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Here's Why Landec (NASDAQ:LNDC) Is Weighed Down By Its Debt Load

Simply Wall St

Legendary fund manager Li Lu (who Charlie Munger backed) once said, 'The biggest investment risk is not the volatility of prices, but whether you will suffer a permanent loss of capital.' When we think about how risky a company is, we always like to look at its use of debt, since debt overload can lead to ruin. We can see that Landec Corporation (NASDAQ:LNDC) does use debt in its business. But the real question is whether this debt is making the company risky.

When Is Debt Dangerous?

Debt is a tool to help businesses grow, but if a business is incapable of paying off its lenders, then it exists at their mercy. In the worst case scenario, a company can go bankrupt if it cannot pay its creditors. However, a more usual (but still expensive) situation is where a company must dilute shareholders at a cheap share price simply to get debt under control. By replacing dilution, though, debt can be an extremely good tool for businesses that need capital to invest in growth at high rates of return. When we think about a company's use of debt, we first look at cash and debt together.

Check out our latest analysis for Landec

What Is Landec's Debt?

As you can see below, at the end of May 2019, Landec had US$149.5m of debt, up from US$72.9m a year ago. Click the image for more detail. And it doesn't have much cash, so its net debt is about the same.

NasdaqGS:LNDC Historical Debt, September 17th 2019

How Healthy Is Landec's Balance Sheet?

We can see from the most recent balance sheet that Landec had liabilities of US$137.1m falling due within a year, and liabilities of US$111.9m due beyond that. On the other hand, it had cash of US$1.08m and US$71.6m worth of receivables due within a year. So its liabilities outweigh the sum of its cash and (near-term) receivables by US$176.3m.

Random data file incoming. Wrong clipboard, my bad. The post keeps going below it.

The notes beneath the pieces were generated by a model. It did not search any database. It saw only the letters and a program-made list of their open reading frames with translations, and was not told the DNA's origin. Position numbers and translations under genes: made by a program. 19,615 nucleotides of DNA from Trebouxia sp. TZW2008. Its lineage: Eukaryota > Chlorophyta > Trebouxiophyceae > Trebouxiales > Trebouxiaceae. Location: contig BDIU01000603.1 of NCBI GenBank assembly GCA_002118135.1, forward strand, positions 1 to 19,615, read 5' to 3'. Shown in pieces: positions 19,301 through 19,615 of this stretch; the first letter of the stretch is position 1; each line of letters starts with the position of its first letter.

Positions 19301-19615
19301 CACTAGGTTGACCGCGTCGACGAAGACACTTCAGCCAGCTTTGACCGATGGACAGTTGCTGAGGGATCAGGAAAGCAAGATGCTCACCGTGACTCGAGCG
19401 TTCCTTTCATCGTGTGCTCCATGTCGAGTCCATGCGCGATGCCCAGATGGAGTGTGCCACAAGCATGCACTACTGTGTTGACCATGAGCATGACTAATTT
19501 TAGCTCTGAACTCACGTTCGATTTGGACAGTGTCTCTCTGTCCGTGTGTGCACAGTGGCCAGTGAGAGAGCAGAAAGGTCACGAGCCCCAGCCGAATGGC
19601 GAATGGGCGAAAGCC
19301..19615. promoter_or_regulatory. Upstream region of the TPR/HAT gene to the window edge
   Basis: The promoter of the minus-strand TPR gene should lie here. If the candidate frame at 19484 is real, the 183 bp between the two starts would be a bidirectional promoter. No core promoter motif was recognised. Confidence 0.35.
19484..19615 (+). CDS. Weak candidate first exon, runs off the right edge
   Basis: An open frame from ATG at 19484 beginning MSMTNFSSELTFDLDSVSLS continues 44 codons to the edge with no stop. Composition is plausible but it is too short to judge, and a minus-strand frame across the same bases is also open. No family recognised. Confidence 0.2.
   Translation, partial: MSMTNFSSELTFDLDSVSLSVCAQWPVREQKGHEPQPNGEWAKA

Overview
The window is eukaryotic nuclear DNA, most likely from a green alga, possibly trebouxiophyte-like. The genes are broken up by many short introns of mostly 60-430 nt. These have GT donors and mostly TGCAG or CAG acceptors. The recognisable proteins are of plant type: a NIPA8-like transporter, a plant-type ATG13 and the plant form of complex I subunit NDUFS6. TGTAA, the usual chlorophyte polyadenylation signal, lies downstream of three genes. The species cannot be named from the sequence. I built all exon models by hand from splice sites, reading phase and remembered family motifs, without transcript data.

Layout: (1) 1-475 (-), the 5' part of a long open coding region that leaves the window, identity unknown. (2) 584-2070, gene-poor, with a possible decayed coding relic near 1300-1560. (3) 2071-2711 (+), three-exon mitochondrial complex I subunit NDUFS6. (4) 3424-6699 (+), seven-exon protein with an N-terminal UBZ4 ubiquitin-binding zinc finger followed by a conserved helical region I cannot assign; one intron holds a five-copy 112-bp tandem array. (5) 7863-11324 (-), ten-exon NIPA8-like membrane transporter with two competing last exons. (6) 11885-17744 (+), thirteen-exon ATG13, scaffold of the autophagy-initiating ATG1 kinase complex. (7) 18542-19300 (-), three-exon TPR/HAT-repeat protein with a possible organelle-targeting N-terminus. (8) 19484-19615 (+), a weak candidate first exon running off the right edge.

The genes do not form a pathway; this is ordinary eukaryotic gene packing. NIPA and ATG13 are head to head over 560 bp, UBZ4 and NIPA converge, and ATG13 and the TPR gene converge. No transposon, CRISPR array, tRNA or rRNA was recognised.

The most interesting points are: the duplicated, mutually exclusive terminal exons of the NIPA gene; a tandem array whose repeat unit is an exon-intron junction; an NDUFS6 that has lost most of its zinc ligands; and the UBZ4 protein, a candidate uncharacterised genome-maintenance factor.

Landec has a market capitalization of US$346.0m, so it could very likely raise cash to ameliorate its balance sheet, if the need arose. But it's clear that we should definitely closely examine whether it can manage its debt without dilution.

We use two main ratios to inform us about debt levels relative to earnings. The first is net debt divided by earnings before interest, tax, depreciation, and amortization (EBITDA), while the second is how many times its earnings before interest and tax (EBIT) covers its interest expense (or its interest cover, for short). The advantage of this approach is that we take into account both the absolute quantum of debt (with net debt to EBITDA) and the actual interest expenses associated with that debt (with its interest cover ratio).

Weak interest cover of 2.1 times and a disturbingly high net debt to EBITDA ratio of 6.9 hit our confidence in Landec like a one-two punch to the gut. The debt burden here is substantial. Worse, Landec's EBIT was down 62% over the last year. If earnings continue to follow that trajectory, paying off that debt load will be harder than convincing us to run a marathon in the rain. The balance sheet is clearly the area to focus on when you are analysing debt. But ultimately the future profitability of the business will decide if Landec can strengthen its balance sheet over time. So if you want to see what the professionals think, you might find this free report on analyst profit forecasts to be interesting.

Finally, while the tax-man may adore accounting profits, lenders only accept cold hard cash. So we always check how much of that EBIT is translated into free cash flow. During the last three years, Landec burned a lot of cash. While that may be a result of expenditure for growth, it does make the debt far more risky.

Our View

To be frank both Landec's conversion of EBIT to free cash flow and its track record of (not) growing its EBIT make us rather uncomfortable with its debt levels. But at least its level of total liabilities is not so bad. Taking into account all the aforementioned factors, it looks like Landec has too much debt. That sort of riskiness is ok for some, but it certainly doesn't float our boat. Given the risks around Landec's use of debt, the sensible thing to do is to check if insiders have been unloading the stock.

When all is said and done, sometimes its easier to focus on companies that don't even need debt. Readers can access a list of growth stocks with zero net debt 100% free, right now.

We aim to bring you long-term focused research analysis driven by fundamental data. Note that our analysis may not factor in the latest price-sensitive company announcements or qualitative material.

If you spot an error that warrants correction, please contact the editor at editorial-team@simplywallst.com. This article by Simply Wall St is general in nature. It does not constitute a recommendation to buy or sell any stock, and does not take account of your objectives, or your financial situation. Simply Wall St has no position in the stocks mentioned. Thank you for reading.